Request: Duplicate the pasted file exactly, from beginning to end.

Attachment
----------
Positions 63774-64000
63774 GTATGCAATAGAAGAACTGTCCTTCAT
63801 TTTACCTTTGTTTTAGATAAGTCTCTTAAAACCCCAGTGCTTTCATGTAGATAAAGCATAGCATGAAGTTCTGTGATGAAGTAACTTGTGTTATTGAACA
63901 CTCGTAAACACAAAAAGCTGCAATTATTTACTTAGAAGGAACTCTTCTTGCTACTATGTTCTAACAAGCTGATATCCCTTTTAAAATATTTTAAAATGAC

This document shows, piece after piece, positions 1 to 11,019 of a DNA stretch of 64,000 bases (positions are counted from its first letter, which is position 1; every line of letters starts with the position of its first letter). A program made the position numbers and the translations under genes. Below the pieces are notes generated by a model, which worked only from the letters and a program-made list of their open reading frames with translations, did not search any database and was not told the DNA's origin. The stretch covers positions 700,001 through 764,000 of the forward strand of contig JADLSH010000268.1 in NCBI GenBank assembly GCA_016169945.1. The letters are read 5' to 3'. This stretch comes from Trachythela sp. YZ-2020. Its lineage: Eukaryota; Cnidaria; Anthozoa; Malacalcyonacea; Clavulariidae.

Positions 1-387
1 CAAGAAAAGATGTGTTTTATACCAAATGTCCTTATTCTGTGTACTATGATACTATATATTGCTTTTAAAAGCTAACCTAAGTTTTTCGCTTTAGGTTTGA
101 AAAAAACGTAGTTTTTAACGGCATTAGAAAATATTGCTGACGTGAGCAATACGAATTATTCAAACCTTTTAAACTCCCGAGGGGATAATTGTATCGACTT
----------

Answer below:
Positions 63774-64000
63774 GTATGCAATAGAAGAACTGTCCTTCAT
63801 TTTACCTTTGTTTTAGATAAGTCTCTTAAAACCCCAGTGCTTTCATGTAGATAAAGCATAGCATGAAGTTCTGTGATGAAGTAACTTGTGTTATTGAACA
63901 CTCGTAAACACAAAAAGCTGCAATTATTTACTTAGAAGGAACTCTTCTTGCTACTATGTTCTAACAAGCTGATATCCCTTTTAAAATATTTTAAAATGAC

This document shows, piece after piece, positions 1 to 11,019 of a DNA stretch of 64,000 bases (positions are counted from its first letter, which is position 1; every line of letters starts with the position of its first letter). A program made the position numbers and the translations under genes. Below the pieces are notes generated by a model, which worked only from the letters and a program-made list of their open reading frames with translations, did not search any database and was not told the DNA's origin. The stretch covers positions 700,001 through 764,000 of the forward strand of contig JADLSH010000268.1 in NCBI GenBank assembly GCA_016169945.1. The letters are read 5' to 3'. This stretch comes from Trachythela sp. YZ-2020. Its lineage: Eukaryota; Cnidaria; Anthozoa; Malacalcyonacea; Clavulariidae.

Positions 1-387
1 CAAGAAAAGATGTGTTTTATACCAAATGTCCTTATTCTGTGTACTATGATACTATATATTGCTTTTAAAAGCTAACCTAAGTTTTTCGCTTTAGGTTTGA
101 AAAAAACGTAGTTTTTAACGGCATTAGAAAATATTGCTGACGTGAGCAATACGAATTATTCAAACCTTTTAAACTCCCGAGGGGATAATTGTATCGACTT